A bubbly child would bring a smile to the faces of most elderly people, but opportunities to interact with the young are not always easy to come by.
For one thing, multi-generational households, where seniors live with their children and grandchildren, are becoming less common here.
Such regular inter-generational bonding is important for the elderly's well-being, and more should be done to promote such opportunities, say sociologists, geriatric experts and MPs.
This call comes on the heels of the launch at St Joseph's Home of an inter-generational playground, infant and childcare centre this week on the premises of the nursing home.
The Government also plans to co-locate childcare and eldercare facilities in 10 new housing developments, with the first opening at Kampung Admiralty in Woodlands.
Such initiatives will help the elderly stave off problems such as social isolation.
Associate Professor Philip Yap, director of the geriatric centre at Khoo Teck Puat Hospital, pointed out that overseas studies show that seniors who mixed with young kids showed improvements in brain and physical functions.
Research also showed that the elderly helped the children to "improve their behaviour and literacy skills", he added.
This can be observed at St Joseph's childcare service, which has been running for about a month. Children and the nursing home residents are allowed to interact under the supervision of staff.
Principal Frances Yap said: "Such mixing helps the children in their social development. They develop empathy and learn to help others, such as when they aid the elderly in performing tasks because their hands can be weak."
Mr Don Tan, centre manager and senior social worker at Tsao Foundation's Hua Mei Elder-centred Programme of Integrated Comprehensive Care, said: "Elders are generally more happy when there are kids around - the latter's spontaneity and energy is almost infectious.
"As three-generational homes have become less common over the years and more older people live by themselves, inter-generational common spaces are becoming more important," he added.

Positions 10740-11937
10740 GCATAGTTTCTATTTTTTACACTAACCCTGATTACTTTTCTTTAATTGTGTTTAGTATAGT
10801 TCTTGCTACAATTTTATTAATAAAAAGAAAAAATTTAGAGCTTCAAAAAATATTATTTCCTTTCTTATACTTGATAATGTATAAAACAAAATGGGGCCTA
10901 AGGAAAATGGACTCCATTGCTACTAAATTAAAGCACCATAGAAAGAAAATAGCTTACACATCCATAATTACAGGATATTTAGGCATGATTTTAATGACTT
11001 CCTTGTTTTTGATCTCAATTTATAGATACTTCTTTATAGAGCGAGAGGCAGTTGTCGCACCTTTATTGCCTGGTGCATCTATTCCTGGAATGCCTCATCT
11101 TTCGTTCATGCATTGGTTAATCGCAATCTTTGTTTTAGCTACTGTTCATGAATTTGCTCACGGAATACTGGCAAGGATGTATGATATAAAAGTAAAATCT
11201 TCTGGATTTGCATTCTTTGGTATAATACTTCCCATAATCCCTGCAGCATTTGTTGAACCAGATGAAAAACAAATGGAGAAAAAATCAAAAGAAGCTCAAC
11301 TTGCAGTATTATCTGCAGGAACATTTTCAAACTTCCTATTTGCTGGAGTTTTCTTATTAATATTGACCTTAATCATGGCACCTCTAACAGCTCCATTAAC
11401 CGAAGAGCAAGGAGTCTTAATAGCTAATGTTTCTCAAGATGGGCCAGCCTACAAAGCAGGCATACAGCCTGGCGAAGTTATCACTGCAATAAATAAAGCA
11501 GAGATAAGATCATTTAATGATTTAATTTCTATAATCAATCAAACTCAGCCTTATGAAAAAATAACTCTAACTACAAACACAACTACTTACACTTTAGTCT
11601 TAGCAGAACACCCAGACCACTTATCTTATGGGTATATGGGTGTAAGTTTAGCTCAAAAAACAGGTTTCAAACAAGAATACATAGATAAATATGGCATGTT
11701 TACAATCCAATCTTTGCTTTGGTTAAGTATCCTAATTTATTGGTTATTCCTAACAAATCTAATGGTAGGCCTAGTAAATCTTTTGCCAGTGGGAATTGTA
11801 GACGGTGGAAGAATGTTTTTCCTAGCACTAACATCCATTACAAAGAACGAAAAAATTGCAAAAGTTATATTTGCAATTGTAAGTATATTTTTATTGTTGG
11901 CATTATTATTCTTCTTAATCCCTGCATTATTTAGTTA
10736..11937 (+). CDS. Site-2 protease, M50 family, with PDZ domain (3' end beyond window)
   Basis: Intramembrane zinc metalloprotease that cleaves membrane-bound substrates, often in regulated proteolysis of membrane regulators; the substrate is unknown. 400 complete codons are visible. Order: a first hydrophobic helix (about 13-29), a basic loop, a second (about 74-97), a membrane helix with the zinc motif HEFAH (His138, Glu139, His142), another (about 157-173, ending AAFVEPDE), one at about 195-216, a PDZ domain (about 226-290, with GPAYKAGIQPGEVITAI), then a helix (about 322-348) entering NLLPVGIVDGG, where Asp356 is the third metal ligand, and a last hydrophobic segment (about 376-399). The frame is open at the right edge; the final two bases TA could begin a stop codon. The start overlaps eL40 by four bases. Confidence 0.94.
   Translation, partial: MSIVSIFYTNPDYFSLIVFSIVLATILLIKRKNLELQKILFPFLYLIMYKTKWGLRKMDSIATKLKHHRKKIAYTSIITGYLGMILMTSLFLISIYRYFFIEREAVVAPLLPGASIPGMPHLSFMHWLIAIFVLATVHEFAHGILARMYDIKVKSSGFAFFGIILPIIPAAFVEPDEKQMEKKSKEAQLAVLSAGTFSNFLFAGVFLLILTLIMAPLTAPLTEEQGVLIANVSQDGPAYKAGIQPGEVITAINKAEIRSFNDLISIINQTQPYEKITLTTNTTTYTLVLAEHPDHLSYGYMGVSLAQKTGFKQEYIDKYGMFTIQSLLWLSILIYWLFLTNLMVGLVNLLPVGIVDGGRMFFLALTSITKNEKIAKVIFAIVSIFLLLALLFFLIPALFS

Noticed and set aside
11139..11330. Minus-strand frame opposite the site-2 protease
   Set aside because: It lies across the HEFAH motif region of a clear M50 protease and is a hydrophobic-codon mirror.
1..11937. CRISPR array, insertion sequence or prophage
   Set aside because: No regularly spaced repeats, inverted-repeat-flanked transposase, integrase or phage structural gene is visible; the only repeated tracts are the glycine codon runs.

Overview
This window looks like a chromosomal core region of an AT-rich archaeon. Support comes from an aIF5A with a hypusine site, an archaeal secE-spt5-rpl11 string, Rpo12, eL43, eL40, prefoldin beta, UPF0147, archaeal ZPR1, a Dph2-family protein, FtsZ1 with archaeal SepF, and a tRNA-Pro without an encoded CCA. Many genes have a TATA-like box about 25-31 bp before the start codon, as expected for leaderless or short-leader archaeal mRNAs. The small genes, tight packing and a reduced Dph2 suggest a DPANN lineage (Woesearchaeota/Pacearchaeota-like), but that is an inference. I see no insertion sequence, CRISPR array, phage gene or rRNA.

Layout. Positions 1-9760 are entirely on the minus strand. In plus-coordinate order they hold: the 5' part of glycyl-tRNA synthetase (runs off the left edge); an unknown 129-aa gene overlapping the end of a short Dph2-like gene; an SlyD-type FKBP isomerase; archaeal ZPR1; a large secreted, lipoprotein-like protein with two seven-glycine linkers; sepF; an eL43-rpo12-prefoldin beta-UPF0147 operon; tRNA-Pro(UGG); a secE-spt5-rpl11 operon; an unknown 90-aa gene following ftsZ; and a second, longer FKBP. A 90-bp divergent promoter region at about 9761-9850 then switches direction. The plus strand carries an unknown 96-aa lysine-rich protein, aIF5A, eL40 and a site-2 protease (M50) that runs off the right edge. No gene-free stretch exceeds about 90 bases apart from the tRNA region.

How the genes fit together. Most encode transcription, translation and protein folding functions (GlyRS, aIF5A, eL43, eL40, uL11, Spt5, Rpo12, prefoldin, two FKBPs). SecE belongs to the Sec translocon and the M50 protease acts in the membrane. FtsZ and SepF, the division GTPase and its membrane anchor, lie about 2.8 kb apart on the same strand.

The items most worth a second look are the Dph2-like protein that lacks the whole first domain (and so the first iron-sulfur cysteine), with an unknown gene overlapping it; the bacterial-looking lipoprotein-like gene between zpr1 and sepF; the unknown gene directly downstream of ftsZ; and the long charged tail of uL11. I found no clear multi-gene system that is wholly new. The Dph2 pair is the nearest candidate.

MPs in areas with a high proportion of older residents are on board with the notion of creating more of such spaces.
MacPherson MP Tin Pei Ling said that simple things such as building a children's playground and senior citizens' fitness corner next to each other can be effective.
"It ensures that the two generations don't just miss each other, but learn to understand each other and bridge that generation gap."
Marsiling-Yew Tee GRC MP Alex Yam said that having a "good mix of different flat types" could also help multi-generational families or residents of different ages to settle in the same area. "In the Limbang area, there are studio apartments, three-room and four-room flats. Older and younger residents can look out for each other," he said.
Ang Mo Kio GRC MP Ang Hin Kee suggested that more facilities could be shared between the young and the old. An underused swimming pool, for example, could be a space for elderly folk to receive therapeutic water treatment and young children to learn water safety.
After all, bringing the old and the young together more often is a nascent trend in ageing populations in other countries.
Associate professor of sociology at the National University of Singapore (NUS) Daniel Goh said: "Some countries like Japan and the United States have started this too.
"It's not just co-location of facilities, but programmes that bring the two generations together in their everyday life."
NUS sociologist Tan Ern Ser said he is studying how inter-generational mixing could "contribute to ageing-in-place and prevent the marginalisation of seniors, keeping them engaged with their respective communities for all ages".
"The opportunity to bond, care, and share their skills and stories may give meaning and a sense of purpose to their lives."